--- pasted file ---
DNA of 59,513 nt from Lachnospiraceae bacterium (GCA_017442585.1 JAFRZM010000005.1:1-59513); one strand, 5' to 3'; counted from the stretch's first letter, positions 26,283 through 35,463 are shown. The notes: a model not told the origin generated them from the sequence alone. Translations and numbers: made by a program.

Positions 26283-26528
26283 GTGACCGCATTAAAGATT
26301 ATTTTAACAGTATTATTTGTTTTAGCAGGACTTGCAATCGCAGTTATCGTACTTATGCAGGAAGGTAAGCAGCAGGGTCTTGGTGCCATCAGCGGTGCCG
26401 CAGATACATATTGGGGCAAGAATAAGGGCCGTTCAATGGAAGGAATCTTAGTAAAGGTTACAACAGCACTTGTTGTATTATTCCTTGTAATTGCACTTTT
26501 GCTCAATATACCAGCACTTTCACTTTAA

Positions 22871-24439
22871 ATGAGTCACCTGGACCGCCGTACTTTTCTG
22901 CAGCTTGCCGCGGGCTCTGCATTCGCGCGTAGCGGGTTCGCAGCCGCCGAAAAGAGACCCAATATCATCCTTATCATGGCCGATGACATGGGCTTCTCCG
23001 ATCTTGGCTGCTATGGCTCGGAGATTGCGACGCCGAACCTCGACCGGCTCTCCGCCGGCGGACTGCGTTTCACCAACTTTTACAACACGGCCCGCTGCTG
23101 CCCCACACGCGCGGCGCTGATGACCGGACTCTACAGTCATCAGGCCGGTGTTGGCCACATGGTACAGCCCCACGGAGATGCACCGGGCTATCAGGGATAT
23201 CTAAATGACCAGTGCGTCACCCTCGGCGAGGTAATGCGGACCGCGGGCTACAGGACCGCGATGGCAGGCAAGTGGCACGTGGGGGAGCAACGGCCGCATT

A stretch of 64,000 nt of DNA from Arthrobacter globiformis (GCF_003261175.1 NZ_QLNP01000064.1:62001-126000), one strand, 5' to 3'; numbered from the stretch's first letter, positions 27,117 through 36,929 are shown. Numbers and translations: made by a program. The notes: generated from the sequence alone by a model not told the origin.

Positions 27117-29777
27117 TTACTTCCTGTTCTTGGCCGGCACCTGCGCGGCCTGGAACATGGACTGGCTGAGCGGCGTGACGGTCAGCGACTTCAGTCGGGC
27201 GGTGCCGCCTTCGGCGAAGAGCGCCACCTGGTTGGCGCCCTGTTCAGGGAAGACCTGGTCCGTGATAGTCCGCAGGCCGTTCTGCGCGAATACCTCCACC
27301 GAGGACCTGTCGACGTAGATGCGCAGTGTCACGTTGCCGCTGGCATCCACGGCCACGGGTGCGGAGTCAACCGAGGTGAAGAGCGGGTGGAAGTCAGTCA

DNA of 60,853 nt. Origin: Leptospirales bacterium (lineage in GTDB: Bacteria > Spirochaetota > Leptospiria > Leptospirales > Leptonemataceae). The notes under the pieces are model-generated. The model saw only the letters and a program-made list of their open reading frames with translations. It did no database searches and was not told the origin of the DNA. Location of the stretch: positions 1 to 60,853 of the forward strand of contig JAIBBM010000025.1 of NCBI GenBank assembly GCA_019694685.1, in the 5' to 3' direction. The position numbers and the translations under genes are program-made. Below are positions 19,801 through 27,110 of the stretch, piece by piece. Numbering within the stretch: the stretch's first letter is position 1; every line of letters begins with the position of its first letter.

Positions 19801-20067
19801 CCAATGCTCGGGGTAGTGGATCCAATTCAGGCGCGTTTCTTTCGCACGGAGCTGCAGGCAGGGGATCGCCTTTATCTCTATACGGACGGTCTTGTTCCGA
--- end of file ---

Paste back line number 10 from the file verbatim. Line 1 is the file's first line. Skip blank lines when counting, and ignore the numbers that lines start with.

23001 ATCTTGGCTGCTATGGCTCGGAGATTGCGACGCCGAACCTCGACCGGCTCTCCGCCGGCGGACTGCGTTTCACCAACTTTTACAACACGGCCCGCTGCTG